Believe it or not, much of the script was thrown aside for this classic film as Peter Sellers simply made stuff up as he felt like it. When he stands at the end of the film and says, "Mein Fuhrer! I can walk!" he made it up on the spot.
12. Saving Private Ryan Makes Damon A Star
The story told by Matt Damon (Private Ryan) to Tom Hanks (Captain Miller) during the break in the fighting? It was invented there and then by Damon.
13. The Size Of The Jaws Boat
The immortal line from Roy Scheider's Chief Brody is "You're going to need a bigger boat." It was a spontaneous remark and never appeared in the script.
14. Casablanca's Famous Line
It might be the most famous line in cinema history but "here's looking at you kid" was something Bogart made up on set when playing poker with Ingrid Bergman.
15. The Shining's Too
In Case You Missitco
Jack Nicholson's near-immortal line from The Shining was "Here's Johnny!" and it sparked a thousand memes. It was also nowhere to be found in the script.
16. Putting A Team Together In The Incredible Hulk
When Iron Man (Robert Downey Jr.) meets General "Thunderbolt" Ross (William Hurt) and says, "I hear you have an unusual problem. What if I told you we were putting a team together..." the whole scene was improvised. Hurt says they'd never got around to scripting it.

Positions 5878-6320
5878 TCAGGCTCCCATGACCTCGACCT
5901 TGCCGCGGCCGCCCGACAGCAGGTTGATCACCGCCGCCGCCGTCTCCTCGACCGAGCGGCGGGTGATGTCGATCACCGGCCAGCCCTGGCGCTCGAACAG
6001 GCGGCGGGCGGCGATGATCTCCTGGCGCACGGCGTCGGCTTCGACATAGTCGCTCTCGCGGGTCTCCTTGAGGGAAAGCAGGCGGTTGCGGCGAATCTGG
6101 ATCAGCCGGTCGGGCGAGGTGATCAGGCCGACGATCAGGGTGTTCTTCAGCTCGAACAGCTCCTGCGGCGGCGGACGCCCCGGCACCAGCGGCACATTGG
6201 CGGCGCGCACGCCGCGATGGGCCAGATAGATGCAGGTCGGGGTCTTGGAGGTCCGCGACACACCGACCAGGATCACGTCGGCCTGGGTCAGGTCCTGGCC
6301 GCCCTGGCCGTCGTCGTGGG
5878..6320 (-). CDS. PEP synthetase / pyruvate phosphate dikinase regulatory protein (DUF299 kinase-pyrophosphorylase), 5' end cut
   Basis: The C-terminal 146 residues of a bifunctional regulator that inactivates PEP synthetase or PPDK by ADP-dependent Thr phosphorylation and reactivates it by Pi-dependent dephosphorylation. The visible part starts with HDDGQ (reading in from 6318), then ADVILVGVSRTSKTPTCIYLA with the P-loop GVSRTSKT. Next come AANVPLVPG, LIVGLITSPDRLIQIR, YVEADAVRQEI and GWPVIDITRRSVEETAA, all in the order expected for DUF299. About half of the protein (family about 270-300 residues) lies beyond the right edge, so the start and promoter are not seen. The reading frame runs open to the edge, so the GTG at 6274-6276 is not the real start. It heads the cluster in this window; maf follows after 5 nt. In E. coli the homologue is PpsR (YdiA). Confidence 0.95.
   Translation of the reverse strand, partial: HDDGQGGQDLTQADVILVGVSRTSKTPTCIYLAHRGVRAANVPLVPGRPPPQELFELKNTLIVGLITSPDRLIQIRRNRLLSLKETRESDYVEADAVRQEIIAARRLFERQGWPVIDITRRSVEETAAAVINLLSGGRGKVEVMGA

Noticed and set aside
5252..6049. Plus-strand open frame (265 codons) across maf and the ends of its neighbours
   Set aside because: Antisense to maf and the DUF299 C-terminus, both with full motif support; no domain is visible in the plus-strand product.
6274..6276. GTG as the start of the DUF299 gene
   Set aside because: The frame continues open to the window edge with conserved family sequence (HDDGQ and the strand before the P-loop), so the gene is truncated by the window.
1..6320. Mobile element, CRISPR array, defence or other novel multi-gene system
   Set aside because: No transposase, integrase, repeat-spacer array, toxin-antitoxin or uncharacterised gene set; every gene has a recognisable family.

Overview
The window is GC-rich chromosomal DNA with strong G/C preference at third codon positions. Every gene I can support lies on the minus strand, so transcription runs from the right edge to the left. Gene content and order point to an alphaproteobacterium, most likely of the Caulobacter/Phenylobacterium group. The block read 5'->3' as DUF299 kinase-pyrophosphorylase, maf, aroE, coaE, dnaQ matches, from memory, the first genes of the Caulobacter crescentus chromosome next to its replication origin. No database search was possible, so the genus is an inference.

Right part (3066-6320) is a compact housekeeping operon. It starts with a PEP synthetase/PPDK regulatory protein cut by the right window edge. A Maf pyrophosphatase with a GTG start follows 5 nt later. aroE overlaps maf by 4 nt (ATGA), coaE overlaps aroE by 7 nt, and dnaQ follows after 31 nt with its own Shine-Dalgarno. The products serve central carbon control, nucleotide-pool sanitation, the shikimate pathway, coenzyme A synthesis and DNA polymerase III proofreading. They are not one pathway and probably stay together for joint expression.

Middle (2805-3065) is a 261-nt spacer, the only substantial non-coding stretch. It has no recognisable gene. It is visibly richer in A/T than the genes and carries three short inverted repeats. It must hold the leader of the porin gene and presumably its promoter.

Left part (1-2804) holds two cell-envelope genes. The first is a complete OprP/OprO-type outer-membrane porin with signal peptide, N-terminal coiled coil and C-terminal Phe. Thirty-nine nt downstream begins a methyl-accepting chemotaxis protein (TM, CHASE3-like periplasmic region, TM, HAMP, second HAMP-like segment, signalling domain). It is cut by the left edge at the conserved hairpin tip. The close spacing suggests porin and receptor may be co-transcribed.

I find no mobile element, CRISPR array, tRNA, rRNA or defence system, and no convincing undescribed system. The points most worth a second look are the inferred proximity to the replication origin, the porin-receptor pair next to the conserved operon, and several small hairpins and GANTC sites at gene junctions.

17. Thinking Fast In Being John Malkovich
Remember the scene in Being John Malkovich when a driver hurls something from his car at Malkovich and then shouts, "Hey, Malkovich, think fast?" The line was pure ad-lib. The extra had just been told to throw the item.
18. The Martians In Mars Attacks!
All of the Martians "barking language" was invented by Frank Welker, the voice actor. There was nothing in the script at all for The Martians' contribution to the movie.
19. A Vacation In Terminator 2
When the T800 old model terminator in Terminator 2 gets nearly destroyed and says, "I need a vacation." The line was improvised by Arnie based on a script note on the appearance of the robot at that point in the movie.
20. The Pub Session In Shaun Of The Dead
Simon Pegg's Shaun is left laughing as Nick Frost's Ed tells a bunch of stories in the pub to help cheer him up. Pegg's laughter wasn't feigned as Frost had made up the stories on the spot, and Pegg had never heard them before.
21. The Broadcasts In Good Morning Vietnam
In the Robin Williams classic movie Good Morning Vietnam, none of the radio broadcasts in the movie were scripted. Williams made each one up as they were filmed.
22. The Shaved Head In 50/50
Joseph Gordon-Levitt takes a razor to his head and removes all his hair in the movie 50-50. Seth Rogen's look of horror as he does so is very real; that was never in the script.